First, take your badass attitude and provide it with a deep breath. You are about to do something that people say is impossible. Are you read for that? Are you serious about this? There are a lot of people on this green earth and no one else cooks a turkey like this. Have you got what it takes?
Let's start, here goes:
Bird out of the freezer. Undo the wrapper. Forget about getting the neck and gizzards out of the bird now. They are frozen in there and THERE ISN'T MUCH TIME.
Pot into the sink. Bird into the pot, legs facing up. Submerge the bird in hot water.
Pot onto the stove. Highest heat setting. Add the salt and brown sugar. You should be 5 minutes into this process.
Preheat the oven to 550 degress. What's that? You think 550 is too hot? What are you some type of weather man or something? If 550 was too hot, the dudes who made ovens wouldn't let you put it that high. So quit your yapping and suck it up. I said 550 degrees. Open a window and get a towel handy, the smoke alarm might not be so quiet today.
Your turkey probably has its legs bound together. Cut the thing that is doing this. If you bought a cheap turkey it is flimsy plastic, you can use a knife. If you bought a fancy turkey you may be faced with a wire device. Use pliers. Don't worry if it is frozen in there, it will come out eventually.
Every couple of minutes take your turkey baster and squirt some of the hottest water into the inside of the turkey. Get the hot water deep into there. Your main mission it to thaw the inside of that bird.
You should also be working on trying to get the legs of the turkey to spread a little bit. Spreading the legs will help thaw the thighs. After about 15 minutes in the brine, the legs of my turkey freed up. I then started squirting the inner thighs of the turkey with the hottest water as well.
After minute 20 or so, it is time get everything out of the turkey's body cavity. There may be a neck in there, there may be gizzards in a bag, there may be both. Use the tongs and get them out, they are hurting your ability to thaw the inside of your bird.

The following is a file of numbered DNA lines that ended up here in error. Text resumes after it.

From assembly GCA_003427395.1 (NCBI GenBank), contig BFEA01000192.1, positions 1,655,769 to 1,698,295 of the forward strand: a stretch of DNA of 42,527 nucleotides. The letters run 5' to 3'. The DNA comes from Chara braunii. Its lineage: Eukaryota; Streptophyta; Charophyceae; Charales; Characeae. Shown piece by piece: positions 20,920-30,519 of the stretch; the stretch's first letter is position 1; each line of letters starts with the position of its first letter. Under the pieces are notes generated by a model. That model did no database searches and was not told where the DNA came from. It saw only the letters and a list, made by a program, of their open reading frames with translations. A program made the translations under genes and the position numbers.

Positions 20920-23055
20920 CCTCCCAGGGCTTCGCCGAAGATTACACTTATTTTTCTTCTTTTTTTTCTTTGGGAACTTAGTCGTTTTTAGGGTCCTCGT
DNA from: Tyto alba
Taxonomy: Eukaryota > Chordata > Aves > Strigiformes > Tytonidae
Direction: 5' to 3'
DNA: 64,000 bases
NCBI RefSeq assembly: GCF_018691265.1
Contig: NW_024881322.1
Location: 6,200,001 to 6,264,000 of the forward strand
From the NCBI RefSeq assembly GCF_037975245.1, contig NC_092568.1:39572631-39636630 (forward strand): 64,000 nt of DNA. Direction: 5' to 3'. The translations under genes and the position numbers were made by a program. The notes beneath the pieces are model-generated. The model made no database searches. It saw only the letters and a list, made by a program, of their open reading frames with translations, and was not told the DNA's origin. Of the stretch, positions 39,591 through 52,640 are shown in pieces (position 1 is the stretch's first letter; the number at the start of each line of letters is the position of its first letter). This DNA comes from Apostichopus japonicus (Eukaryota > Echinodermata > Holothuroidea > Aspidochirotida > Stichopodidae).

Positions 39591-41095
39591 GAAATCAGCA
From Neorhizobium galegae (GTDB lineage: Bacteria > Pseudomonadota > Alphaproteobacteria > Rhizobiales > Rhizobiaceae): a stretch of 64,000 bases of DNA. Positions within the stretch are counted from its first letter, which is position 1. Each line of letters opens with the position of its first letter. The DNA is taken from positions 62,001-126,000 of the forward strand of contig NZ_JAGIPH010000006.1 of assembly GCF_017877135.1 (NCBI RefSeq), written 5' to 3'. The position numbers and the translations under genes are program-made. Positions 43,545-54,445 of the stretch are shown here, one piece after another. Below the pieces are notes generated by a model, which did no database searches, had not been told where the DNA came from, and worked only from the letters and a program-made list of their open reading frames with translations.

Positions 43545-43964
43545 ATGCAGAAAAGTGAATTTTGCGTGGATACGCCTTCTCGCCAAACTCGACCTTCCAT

After 30 minutes of boiling (35 minutes into this process), drain the turkey into the sink. Now, you need to remove anything from the neck hole. If the gizzards weren't in the body cavity, they are stuffed up in there under that disgusting flap of skin. Yank them out.
Put the turkey in the roasting pan and then put it in the oven. You should be 36 minutes into this process.
Roast the turkey for 54 more minutes. You don't need to watch it or anything. Go make some stove top stuffing and heat a jar of gravy.
Pull out the turkey. It's done. You just thawed and roasted a turkey in 90 freaking minutes.
Don't be surprised if this turkey actually tastes really good. One enemy of good turkey is dryness and our combination of fast cooking and the brining solution results in a fairly tasty bird. Also, hen turkeys (12 pounders are usually females) taste better than the bigger Tom turkeys.
Enjoy your meal and visit ExtremeHolidayIdeas.com again for more holiday silliness and projects.
Express Turkey Roasting FAQ:
Why didn't you fry the turkey? Well, first the goal was to see how fast I could roast a turkey. Also, I don't own a turkey fryer. I think it is fairly dangerous to put a frozen turkey into one of those things. Finally, I wanted to give advice that anyone could use.
Can you do it any faster? I think so, I think that if you drive a large number of stainless steel screws into the breast and thighs of the bird you could probably shave 5 minutes off of the time. You could also probably boil the bird for 40 minutes and roast it for 30, but I think that flavor might suffer. Butterflying the turkey and then lying it flat would also speed the process, but it won't look much like a turkey when it is done. I preferred to stick with a classic looking roasted turkey.
Is this dangerous? No more so than cooking a turkey, I guess.
Are there any problems with the turkey? The skin is a little bit darker than you might like, but it still tastes pretty good. Also, the legs are too spread to look like a traditional bird, you can fix this by tying them back after the turkey is done cooking though.
Why did you do this? This is sort of a job for me. I am an author and my next book will be about Extreme Holiday Ideas. Look for it during the 2010 holiday season. My other books are about Pumpkin Carving and Halloween (Extreme Pumpkins, Extreme Pumpkins II, and Extreme Halloween).
Thanks to Ryobi, my power tool sponsor and PriveCo Inc. the company that I own. PriveCo supplies all of the crap that I use to create this website.
Content copyright . Tom Nardone. All rights reserved.